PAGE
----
• Make sure you, and the people around you, follow good respiratory hygiene. This means covering your mouth and nose with your bent elbow or tissue when you cough or sneeze. Dispose of the used tissue immediately and wash your hands.

  • Wear appropriate Personal Protective Equipment (PPE) like face masks, hand gloves, eye protectors, etc. Droplets spread virus. By following good respiratory hygiene, you protect the people around you from viruses such as cold, flu and COVID-19.

  • Restrict your travel, except to make essential trips like groceries, medicines, study supplies, etc. If working or studying (going to College/University); after the work or classes are complete, directly go home without diverting route for unnecessary stoppages.

  • Keep up to date on the latest information from trusted sources, such as WHO or your local and national health authorities.


Steps taken by Kalinga University to ensure a safe and sanitized campus for its students and have a minimal contact working environment

  • Cleaning and disinfecting protocols are established for campus and University hostels.

  • Thermal screening of all patrons mandatory, along with compulsory hand hygiene.

  • Installation of hands free (foot pedal) sanitizers around the campus.

  • Kalinga University develops its own hand sanitizer which is prepared by the Department of Chemistry. It is tested and approved by the appropriate authorities and is in use in the entire Kalinga University campus.

  • Installation of Sanitization Tunnels and Sanitization Gates to ensure overall sanitization process.

  • Making mandatory for all students, visitors as well as staff to wear face masks at all times.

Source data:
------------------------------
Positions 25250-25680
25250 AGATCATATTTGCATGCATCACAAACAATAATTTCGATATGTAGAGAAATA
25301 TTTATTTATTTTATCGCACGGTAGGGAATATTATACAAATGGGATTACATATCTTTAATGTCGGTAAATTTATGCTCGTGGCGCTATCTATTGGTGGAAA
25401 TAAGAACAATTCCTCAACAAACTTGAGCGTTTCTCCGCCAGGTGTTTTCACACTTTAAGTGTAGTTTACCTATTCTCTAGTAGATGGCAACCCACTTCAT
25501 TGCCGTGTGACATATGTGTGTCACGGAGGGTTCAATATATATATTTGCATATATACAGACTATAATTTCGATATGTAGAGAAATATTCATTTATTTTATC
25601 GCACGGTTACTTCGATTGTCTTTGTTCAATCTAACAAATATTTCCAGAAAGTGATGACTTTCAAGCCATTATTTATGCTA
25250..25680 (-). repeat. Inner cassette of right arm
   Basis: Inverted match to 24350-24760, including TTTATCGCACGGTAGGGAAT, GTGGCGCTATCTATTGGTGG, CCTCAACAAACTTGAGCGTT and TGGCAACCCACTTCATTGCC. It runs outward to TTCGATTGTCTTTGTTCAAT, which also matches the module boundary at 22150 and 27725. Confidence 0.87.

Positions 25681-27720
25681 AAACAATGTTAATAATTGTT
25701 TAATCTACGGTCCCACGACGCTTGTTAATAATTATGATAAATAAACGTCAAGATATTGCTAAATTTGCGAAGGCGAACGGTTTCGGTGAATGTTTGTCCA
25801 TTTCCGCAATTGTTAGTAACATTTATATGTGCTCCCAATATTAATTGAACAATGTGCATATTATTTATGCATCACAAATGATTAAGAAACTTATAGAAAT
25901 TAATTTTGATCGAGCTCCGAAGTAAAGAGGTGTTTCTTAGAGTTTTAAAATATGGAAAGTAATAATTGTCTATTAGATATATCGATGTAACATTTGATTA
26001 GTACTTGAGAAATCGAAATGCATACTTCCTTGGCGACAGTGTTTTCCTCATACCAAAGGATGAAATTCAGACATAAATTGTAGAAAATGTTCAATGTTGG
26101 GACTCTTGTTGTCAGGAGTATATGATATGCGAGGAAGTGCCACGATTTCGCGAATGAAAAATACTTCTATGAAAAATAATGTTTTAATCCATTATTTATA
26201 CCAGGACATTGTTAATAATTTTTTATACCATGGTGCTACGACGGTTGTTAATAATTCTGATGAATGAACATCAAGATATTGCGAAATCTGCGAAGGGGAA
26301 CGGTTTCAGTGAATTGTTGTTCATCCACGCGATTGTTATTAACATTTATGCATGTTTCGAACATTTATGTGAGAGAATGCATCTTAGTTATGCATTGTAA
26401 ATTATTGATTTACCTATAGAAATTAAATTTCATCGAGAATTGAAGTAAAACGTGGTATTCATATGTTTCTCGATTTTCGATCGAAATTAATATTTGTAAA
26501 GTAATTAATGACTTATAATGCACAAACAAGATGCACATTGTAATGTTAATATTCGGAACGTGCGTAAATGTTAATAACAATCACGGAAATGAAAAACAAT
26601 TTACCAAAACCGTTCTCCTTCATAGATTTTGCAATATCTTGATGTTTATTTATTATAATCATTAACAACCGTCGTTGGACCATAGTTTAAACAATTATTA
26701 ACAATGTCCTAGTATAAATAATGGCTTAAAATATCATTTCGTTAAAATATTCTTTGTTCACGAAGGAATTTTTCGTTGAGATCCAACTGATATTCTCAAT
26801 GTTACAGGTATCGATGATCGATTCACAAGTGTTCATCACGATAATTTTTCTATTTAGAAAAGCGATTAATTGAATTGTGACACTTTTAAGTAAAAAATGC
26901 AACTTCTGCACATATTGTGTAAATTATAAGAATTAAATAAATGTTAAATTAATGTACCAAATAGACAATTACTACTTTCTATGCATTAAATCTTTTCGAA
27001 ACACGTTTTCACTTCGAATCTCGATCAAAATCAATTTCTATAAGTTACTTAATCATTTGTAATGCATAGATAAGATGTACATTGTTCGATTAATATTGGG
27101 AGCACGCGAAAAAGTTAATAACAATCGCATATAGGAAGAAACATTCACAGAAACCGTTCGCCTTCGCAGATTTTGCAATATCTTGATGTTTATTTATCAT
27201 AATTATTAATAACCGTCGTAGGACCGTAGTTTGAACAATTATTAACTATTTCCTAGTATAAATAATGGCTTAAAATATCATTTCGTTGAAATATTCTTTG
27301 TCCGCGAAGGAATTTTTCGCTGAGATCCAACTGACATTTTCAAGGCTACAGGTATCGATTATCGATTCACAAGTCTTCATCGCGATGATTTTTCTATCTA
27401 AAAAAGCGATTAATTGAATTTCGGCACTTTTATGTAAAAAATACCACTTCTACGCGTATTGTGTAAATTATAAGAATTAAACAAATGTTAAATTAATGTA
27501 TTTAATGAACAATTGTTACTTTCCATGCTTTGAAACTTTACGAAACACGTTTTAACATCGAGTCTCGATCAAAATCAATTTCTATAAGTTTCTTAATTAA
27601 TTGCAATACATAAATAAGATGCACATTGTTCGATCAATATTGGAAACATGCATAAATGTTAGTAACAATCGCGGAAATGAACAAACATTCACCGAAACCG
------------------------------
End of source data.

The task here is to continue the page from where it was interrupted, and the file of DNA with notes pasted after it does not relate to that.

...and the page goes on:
• Ensuring no big gathering of people at one point or in general, maintaining of safe distance and other protocols.

  • Implementation of posters and audio-visual media on preventive measures about COVID-19 displayed prominently.

  • Proper crowd management in the parking lots and outside the premises – duly following social distancing norms shall be ensured.

  • Maintaining physical distancing of a minimum of 6 feet, inside the campus and at areas of queues, lines or group standing/seating like mess, cafeteria, library, labs, class rooms, etc. (Limited entry to Library, Labs, etc).

  • Effective and frequent sanitation & sanitization within the premises will be maintained with particular focus on lavatories, drinking and hand washing stations/areas.

  • Cleaning and regular disinfection of frequently touched surfaces in common areas.

  • In the mess and cafeteria, adequate crowd and queue management will be ensured and not more than 50 per cent of seating capacity will be permitted.

  • Mess and cafeteria staff will wear head covers, face mask and hand gloves and take other required precautionary measures, the seating arrangement will ensure adequate social distancing between patrons as far as feasible and tables should be sanitized.

  • An antimicrobial coating application will be done to keep surfaces clear of a human coronavirus for up to 90 days. This will be used throughout the campus facility, which will be repeated after a period of 3 to 4 months.

  • Cleaning and sanitizing supplies provided for faculty and students.

  • Plexiglass barriers on service desks and footsteps marks on the ground installed in areas where transactions occur.

  • Gym/Fitness/Sports Centre services will be closed.

What to do after coming back from University campus

  • Disinfect your phone, name tag or ID badge, eyewear, and any study supplies.
  • Handle possibly contaminated items (shoes, bag, etc) with care.
  • Place clothes worn to University directly into the washing when you get home.